Things began to change with the arrival of Big Bands. Big Bands were ultimately a product of technology more than anything else. They had a weird different new sound that people HATED. You couldn’t replicate it on sheet music, you couldn’t ask your local band to play it, it was all unique that those particular performers, and they only had one 2-3 hour show to sell you on it and convince you that this new sound wasn’t as horrid as you thought. But then, records became a thing. And radio. And suddenly these genius performers could record their unique sound, and those recordings could spread out across America and find the audience who actually liked them. It’s the same as youtube stars now, this huge leap in reach. There’s a story about Benny Goodman’s band, they started out on a road trip performing from New York to California. It was horrible, they were squeezed into falling down cars, sleeping next to the road, no money, and of course the audience didn’t like them (as usual). But things started to change as they got further and further west and finally they did their LA show and the audience went INSANE for them. Because as they were traveling, their record was being released and softening the ground ahead of them. They started in New York as starving artists, and arrived in LA as the hottest new thing, without even knowing it was happening.
Okay, I love my big band record, I memorize all the star musicians who make these crazy sounds, I really really want to see them onscreen. And Hollywood was right there with you. There was this little phase of Band movies in the late 1930s which, if you are a big band fan, is amazing to watch. There’s Benny Goodman just being a character in a movie, there’s Gene Krupa on film, there’s everyone doing their crazy genius good performances recorded forever in a movie. And what this said to Hollywood was “wait, we don’t have to take Broadway music and put it into movies, we can do something even better than Broadway”. And now movie musicals got a new thing, they were light films with songs purchased from Broadway, they were also original films with songs written straight for them and music recordings that could be hits all over the US. And then it just takes one more little leap to say “wait, if we have songs written for films, we could also have plots, real plots, written for musical films”.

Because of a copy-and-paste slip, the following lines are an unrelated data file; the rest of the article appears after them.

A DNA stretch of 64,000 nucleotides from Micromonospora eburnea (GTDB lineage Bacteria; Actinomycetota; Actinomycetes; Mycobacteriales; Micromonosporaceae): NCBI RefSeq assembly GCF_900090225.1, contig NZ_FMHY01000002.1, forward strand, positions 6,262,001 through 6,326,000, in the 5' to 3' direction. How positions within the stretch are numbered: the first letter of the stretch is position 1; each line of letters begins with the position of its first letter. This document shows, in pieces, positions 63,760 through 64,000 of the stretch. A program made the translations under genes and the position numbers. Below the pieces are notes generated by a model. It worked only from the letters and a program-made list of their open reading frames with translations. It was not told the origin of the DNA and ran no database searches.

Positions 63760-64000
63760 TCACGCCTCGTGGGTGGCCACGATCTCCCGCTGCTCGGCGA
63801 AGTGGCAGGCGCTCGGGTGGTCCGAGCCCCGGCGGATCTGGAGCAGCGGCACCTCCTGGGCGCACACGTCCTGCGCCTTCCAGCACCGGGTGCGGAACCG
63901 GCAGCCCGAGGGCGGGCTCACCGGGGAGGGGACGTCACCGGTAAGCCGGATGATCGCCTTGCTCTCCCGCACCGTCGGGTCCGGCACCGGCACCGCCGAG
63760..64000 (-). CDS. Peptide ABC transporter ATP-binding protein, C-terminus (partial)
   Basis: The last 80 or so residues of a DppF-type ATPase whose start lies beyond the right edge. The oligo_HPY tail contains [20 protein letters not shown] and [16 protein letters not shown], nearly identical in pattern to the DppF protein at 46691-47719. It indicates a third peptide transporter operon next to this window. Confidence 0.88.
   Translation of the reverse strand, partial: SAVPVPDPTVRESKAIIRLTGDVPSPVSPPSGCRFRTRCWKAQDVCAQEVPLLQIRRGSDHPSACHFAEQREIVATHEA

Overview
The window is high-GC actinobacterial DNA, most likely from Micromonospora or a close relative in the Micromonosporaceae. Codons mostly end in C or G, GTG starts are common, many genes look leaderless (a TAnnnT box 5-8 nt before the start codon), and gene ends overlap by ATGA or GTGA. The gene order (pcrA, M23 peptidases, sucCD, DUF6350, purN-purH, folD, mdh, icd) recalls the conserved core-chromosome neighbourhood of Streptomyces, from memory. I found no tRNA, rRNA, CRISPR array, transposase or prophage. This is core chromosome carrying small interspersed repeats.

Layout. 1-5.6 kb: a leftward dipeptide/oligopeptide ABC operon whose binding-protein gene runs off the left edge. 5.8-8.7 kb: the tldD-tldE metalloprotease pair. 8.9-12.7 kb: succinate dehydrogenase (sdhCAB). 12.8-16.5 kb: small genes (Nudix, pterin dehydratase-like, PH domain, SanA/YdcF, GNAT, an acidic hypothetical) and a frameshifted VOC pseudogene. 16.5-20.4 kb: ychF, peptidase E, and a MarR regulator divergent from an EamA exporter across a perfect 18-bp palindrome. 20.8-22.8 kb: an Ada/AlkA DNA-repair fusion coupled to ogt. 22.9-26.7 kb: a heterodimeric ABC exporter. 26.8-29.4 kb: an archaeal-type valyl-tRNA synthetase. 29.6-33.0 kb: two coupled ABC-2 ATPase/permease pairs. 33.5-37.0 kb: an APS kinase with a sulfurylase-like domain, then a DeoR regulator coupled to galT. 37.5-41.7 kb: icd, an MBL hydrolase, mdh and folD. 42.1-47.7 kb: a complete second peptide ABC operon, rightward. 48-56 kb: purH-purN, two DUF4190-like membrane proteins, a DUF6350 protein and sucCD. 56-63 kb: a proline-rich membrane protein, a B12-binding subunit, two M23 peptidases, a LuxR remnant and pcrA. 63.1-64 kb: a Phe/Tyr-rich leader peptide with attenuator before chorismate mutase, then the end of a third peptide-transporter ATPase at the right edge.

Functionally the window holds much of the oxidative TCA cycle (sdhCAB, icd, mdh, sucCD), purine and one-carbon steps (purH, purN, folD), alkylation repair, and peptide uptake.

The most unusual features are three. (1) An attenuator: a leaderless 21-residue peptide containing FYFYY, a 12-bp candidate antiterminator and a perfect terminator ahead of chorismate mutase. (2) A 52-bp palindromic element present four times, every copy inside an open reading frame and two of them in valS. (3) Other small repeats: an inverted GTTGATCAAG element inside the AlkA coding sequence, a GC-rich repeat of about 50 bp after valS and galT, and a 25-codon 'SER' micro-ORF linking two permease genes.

Starting in the late 1940s, we get the American movie musical in the way that people picture when they say “musical”. Original songs, original plots, original movie stars (not stage stars), and songs that are embedded in the plot far FAR more than they were before. Before, you would have a random stage show, or a solo song that serves as a character monologue, but now you have songs that do what Broadway songs were doing, that actually move the plot along by showing a couple falling in love, or friends having an adventure, or whatever else it is. Lots of “I got drunk and did wild things” songs, and then the next morning you have to face actual consequences because that thing you did ACTUALLY HAPPENED, and now you are in trouble, and the rest of the plot moves along. It wasn’t just the Gene Kelly movies in this era, you had Esther Williams, Doris Day, Tony Martin, Debbie Reynolds, Jane Powell, Ann Martin, and on and on and on. All these stars who were movie musical stars, with films and songs written for them and built around what they could do.